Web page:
The infographic states that, in normal circumstances, athletes are charged and provisionally suspended 30 days after confirmation of a third missed test but that it may take months depending on the specifics of individual cases.

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Scotty James wins fifth X Games snowboard halfpipe title

Scotty James

Scotty James doesn’t have Olympic gold, but he remains king of the X Games halfpipe.

James, the Australian snowboarder who took bronze and silver at the last two Olympics, earned his fifth Aspen gold, repeating as champ of the biggest annual contest under falling snow in the Colorado Rockies. Only the retired Shaun White has more X Games men’s snowboard halfpipe titles with eight.

Nobody on Friday night attempted a triple cork, which was first done in competition by Japan’s Ayumu Hirano last season en route to the Olympic title. Hirano placed sixth Friday.

“It was a tough night, pretty interesting conditions,” James said. “Had to adjust the game plan. The show goes on.”

In a format introduced three years ago, athletes were ranked on overall impression over the course of a three-run jam session for the entire field rather than scoring individual runs.

Earlier, Olympic gold medalist Zoi Sadowski-Synnott of New Zealand repeated as women’s snowboard slopestyle champion, passing Olympic bronze medalist Tess Coady of Australia on the final run of the competition. Sadowski-Synnott, the only snowboarder or skier to win Olympic, world and X Games slopestyle titles, capped her finale with back-to-back 900s.

The competition lacked 2014 and 2018 Olympic champion Jamie Anderson, who announced her pregnancy last month.

Canada’s Megan Oldham landed the first triple cork in women’s ski big air competition history to beat Olympic silver medalist Tess Ledeux of France, according to commentators. Oldham, a 21-year-old ex-gymnast, was fourth at the Olympics.

Eileen Gu, the Olympic champion from China, did not compete but is entered in halfpipe and slopestyle later this weekend.

ON HER TURF: U.S. freeskier Maggie Voisin on grief, loss, finding motivation

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Isabeau Levito wins U.S. figure skating title at age 15, followed by comeback stories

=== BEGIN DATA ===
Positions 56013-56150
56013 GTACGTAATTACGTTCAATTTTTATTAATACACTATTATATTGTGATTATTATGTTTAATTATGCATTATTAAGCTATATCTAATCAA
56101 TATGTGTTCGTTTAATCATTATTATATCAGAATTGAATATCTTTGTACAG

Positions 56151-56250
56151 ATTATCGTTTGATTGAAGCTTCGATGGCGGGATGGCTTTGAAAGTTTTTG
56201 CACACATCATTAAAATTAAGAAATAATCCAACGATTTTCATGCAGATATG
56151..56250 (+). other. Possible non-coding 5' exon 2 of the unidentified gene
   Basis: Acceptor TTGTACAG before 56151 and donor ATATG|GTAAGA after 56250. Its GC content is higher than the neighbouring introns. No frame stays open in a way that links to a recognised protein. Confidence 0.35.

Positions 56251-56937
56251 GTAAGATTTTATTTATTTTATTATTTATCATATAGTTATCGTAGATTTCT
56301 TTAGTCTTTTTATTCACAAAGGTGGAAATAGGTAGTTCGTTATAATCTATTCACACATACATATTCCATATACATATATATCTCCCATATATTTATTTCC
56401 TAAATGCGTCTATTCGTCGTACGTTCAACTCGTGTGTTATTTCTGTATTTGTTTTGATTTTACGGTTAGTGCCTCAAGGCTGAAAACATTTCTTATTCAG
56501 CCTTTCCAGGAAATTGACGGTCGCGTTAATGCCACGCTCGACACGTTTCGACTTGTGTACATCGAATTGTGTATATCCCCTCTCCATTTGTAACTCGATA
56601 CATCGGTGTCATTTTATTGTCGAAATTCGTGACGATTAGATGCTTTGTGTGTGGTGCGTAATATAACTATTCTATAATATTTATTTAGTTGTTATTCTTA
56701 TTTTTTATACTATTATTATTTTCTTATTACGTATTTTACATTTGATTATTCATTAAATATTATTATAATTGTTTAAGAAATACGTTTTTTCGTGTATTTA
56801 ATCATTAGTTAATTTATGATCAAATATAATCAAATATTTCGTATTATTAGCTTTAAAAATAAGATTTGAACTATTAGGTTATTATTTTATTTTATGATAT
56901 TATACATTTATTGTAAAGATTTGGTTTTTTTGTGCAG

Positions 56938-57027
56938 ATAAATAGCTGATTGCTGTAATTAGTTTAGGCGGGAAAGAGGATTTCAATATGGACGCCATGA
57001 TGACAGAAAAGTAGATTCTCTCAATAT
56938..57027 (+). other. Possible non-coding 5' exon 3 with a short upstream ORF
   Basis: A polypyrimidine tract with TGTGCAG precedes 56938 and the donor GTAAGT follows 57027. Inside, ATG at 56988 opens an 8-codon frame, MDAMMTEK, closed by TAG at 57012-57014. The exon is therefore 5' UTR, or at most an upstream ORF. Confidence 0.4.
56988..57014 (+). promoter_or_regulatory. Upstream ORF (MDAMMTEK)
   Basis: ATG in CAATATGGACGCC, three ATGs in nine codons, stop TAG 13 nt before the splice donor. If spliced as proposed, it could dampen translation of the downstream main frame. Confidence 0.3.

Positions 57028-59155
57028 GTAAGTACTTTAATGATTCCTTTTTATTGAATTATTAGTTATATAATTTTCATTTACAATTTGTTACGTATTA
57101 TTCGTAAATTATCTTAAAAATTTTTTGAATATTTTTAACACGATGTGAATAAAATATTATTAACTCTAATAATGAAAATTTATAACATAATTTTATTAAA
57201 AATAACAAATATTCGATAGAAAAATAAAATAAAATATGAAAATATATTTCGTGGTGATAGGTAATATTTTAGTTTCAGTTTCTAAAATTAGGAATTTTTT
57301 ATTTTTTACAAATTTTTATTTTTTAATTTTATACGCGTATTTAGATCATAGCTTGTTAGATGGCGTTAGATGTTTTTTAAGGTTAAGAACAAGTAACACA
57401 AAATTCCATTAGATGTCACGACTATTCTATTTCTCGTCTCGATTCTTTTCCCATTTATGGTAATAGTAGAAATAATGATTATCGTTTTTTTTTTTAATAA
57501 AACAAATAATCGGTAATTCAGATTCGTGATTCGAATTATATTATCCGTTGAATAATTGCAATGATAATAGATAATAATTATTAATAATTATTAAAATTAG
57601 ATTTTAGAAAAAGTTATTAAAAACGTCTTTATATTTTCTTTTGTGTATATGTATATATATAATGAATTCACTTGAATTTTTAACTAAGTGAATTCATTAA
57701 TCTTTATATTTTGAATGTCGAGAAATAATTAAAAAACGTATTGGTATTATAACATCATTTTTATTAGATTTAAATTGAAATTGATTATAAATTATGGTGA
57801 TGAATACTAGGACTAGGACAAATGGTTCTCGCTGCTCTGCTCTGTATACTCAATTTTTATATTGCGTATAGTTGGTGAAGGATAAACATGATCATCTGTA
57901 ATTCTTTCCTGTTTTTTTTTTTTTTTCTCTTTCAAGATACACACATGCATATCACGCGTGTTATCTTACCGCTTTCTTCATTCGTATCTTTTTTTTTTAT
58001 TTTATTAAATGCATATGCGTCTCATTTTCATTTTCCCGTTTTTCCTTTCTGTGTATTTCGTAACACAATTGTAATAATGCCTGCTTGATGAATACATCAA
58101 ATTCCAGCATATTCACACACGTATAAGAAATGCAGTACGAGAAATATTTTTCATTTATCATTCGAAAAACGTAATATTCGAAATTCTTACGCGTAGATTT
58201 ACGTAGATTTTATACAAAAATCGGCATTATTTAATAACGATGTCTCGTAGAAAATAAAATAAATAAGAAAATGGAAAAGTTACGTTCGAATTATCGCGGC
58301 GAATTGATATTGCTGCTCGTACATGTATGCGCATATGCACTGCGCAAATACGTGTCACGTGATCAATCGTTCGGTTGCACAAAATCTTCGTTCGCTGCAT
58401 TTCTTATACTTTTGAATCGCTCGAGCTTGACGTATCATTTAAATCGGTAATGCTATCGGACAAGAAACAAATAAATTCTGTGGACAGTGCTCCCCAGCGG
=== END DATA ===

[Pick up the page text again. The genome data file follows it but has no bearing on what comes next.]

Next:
Isabeau Levito won her first U.S. figure skating title at age 15, cementing her status as the new leading American woman to open the new Olympic cycle.

Levito, the world junior champion, tallied 223.33 points between two strong programs in San Jose, California. She distanced two-time U.S. champion Bradie Tennell, who went 19 months between competitions due to foot and ankle injuries in 2021 and 2022 and scored 213.12.

Tennell was just two hundredths behind Levito after Thursday’s short but had multiple jumping errors in the free skate.

Levito followed her as last to go in the free and nailed the most pressure-packed performance of her young career, including the hardest jump combination done of the entire field. She didn’t receive a single negative mark from a judge for her 19 technical elements in her two programs.

Moments later, she was in tears backstage.

FIGURE SKATING NATIONALS: Full Scores | Broadcast Schedule

“I was just so proud of myself for staying so calm and staying so focused, doing exactly what I aimed to do,” Levito, who hasn’t finished off the podium in more than 20 events dating to November 2016, said on NBC. “I’m ready to start bouncing off the walls.”

Amber Glenn, 23, placed third and will likely become the oldest U.S. women’s singles skater to make her world championships debut in at least 45 years. Glenn botched her 11th attempt to join the list of U.S. women to land a clean triple Axel (tally according to but still moved up from fourth after the short program, passing Starr Andrews.

Last year, Glenn entered nationals as the fourth-ranked U.S. woman and a hopeful for the three-woman Olympic team. She placed 14th in the short program, competing unknowingly with COVID-19, then tested positive and withdrew before the free skate.

In 2021, Glenn was the U.S. silver medalist, yet passed over for a spot on the two-woman world team in favor of the more experienced Karen Chen, who finished 35 hundredths behind Glenn at those nationals.

Levito, Tennell and Glenn are expected to make up the team for March’s world championships, decided by a committee.

Gracie Gold, a two-time U.S. champion who was fifth after the short program, popped a pair of planned triple Lutzes and dropped to eighth.

None of the three 2022 U.S. Olympians competed. Alysa Liu and Mariah Bell retired. Chen is a student at Cornell and might not return.

Nationals continue Saturday with the free dance and pairs’ free skate, live on NBC Sports and Peacock.